Many foresters were exposed to the art and science of silviculture in the college classroom and learned the methods of applying different practices in the forest. High yield forestry was the term often spoken about and guided forest management. Starting with good genes, fast growth, good vigor and high yield will produce a supply of wood products, a healthy forest, and economic gain. This sounded good, seemed to work well, and made sense.
Then came ecosystem management. A buzz word or a change. Most foresters who actually manage on the ground, did not see anything really new in the application of ecosystem management. One point that did arise was that management should be conducted on a watershed or large land scale basis, where possible. For ownerships that managed these vast acres, this could have advantages for water quality, wildlife and aesthetics. Smaller ownerships do not see the advantages and often have little impact when compared to the larger federal or commercial land holdings.
Just about the time we started to get our arms around ecosystem management, sustainable forestry came to the forefront with long-term resource management that considered the social, biological and economics of managing a forest. As sustainable forestry matured and management was specifically identified, Forest Certification became the method used to evaluate, measure and audit if the management practices of sustainable forests are actually occurring on the land.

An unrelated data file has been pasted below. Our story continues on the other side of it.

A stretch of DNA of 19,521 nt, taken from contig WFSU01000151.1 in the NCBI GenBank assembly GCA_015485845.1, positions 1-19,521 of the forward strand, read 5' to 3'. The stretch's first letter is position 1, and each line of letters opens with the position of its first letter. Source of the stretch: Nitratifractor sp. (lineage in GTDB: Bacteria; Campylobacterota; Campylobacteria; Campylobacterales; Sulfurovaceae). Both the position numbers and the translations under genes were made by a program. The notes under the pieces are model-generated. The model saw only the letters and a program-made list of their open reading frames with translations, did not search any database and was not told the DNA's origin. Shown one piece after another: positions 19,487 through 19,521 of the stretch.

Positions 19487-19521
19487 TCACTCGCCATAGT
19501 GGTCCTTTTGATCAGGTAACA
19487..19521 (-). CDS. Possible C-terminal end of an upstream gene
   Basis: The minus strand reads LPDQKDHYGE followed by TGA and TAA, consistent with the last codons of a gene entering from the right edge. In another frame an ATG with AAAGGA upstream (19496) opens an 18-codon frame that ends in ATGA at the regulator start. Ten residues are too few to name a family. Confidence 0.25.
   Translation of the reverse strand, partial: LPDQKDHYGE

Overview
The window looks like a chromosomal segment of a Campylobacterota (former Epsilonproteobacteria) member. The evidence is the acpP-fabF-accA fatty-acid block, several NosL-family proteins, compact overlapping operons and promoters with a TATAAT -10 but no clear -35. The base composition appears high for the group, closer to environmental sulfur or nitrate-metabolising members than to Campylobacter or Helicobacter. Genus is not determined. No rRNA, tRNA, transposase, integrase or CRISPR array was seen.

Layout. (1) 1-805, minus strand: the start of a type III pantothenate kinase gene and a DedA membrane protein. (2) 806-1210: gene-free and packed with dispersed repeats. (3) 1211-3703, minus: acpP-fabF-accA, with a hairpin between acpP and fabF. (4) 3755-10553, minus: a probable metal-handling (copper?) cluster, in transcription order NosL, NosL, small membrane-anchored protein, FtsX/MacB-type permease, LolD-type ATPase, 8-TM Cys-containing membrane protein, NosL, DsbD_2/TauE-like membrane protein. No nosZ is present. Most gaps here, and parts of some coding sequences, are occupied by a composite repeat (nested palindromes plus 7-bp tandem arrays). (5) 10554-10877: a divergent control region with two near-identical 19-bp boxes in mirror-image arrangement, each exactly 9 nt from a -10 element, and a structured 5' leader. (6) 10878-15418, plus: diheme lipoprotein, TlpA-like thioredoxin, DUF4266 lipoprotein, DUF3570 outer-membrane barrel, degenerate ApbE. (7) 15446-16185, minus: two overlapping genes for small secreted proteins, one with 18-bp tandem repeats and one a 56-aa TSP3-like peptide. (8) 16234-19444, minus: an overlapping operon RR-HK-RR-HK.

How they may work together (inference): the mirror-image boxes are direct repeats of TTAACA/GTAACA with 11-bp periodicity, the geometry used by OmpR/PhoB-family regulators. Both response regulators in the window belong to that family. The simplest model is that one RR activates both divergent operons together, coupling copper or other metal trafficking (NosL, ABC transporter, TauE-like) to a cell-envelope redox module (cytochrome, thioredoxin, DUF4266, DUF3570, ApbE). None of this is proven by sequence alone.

In with sustainable forestry comes forest health, a situation we find ourselves in due to the management practices of the past, primarily caused by the suppression of wildfires and lack of any management on federal lands.
The word silviculture, the art and science of growing trees has not shown up since the first sentence of this article. Nor does the word show up in the many colorful terms used to describe these methods of managing forests. On a large scale basis (i.e. watershed or drainage) these new terms have a spotlight because they claim to improve the resource and its management. For the non-industrial private landowner (NIPF), forestry rates as only one of the top five reasons for owning forest, and it is not at the top of the list. Ecosystem management is difficult at best to implement anywhere and is even more difficult with multiple small owners in a drainage. Sustainable Forestry with social responsibility, biological integrity and sound economics is practiced by many small NIPF landowners already because they recreate and/or live on the land and work toward social, health, and periodic income balance. As far as forest health, most managed forests do not have a forest health issue and when they do it can be addressed quickly. The art and science of growing trees to maintain a healthy and vigorous forest happens when there is a understanding of the ecological and biological conditions of individual trees and the interaction with the plants and animals in these habitats. Well thought-out silvicultural practices and the understanding of new research will produce a sustainable forest for the benefit of wildlife, all the forest users, and water resources.